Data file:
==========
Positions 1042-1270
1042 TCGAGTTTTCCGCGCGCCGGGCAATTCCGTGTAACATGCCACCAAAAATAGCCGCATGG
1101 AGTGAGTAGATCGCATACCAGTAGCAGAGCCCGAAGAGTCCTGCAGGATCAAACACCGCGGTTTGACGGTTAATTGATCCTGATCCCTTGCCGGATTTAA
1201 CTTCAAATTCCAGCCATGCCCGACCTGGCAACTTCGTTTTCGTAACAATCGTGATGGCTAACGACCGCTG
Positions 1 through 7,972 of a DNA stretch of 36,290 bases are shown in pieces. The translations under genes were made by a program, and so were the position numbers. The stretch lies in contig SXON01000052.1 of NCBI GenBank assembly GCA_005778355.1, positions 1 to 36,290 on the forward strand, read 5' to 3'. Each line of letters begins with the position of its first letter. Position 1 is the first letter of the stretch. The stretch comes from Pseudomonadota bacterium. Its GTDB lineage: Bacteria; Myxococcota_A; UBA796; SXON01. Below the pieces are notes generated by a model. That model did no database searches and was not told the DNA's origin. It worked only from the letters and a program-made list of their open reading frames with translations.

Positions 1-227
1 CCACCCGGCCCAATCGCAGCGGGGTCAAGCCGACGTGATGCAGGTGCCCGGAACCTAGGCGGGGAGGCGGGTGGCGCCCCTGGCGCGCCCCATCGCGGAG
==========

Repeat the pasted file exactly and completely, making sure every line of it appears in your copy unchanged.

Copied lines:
Positions 1042-1270
1042 TCGAGTTTTCCGCGCGCCGGGCAATTCCGTGTAACATGCCACCAAAAATAGCCGCATGG
1101 AGTGAGTAGATCGCATACCAGTAGCAGAGCCCGAAGAGTCCTGCAGGATCAAACACCGCGGTTTGACGGTTAATTGATCCTGATCCCTTGCCGGATTTAA
1201 CTTCAAATTCCAGCCATGCCCGACCTGGCAACTTCGTTTTCGTAACAATCGTGATGGCTAACGACCGCTG
Positions 1 through 7,972 of a DNA stretch of 36,290 bases are shown in pieces. The translations under genes were made by a program, and so were the position numbers. The stretch lies in contig SXON01000052.1 of NCBI GenBank assembly GCA_005778355.1, positions 1 to 36,290 on the forward strand, read 5' to 3'. Each line of letters begins with the position of its first letter. Position 1 is the first letter of the stretch. The stretch comes from Pseudomonadota bacterium. Its GTDB lineage: Bacteria; Myxococcota_A; UBA796; SXON01. Below the pieces are notes generated by a model. That model did no database searches and was not told the DNA's origin. It worked only from the letters and a program-made list of their open reading frames with translations.

Positions 1-227
1 CCACCCGGCCCAATCGCAGCGGGGTCAAGCCGACGTGATGCAGGTGCCCGGAACCTAGGCGGGGAGGCGGGTGGCGCCCCTGGCGCGCCCCATCGCGGAG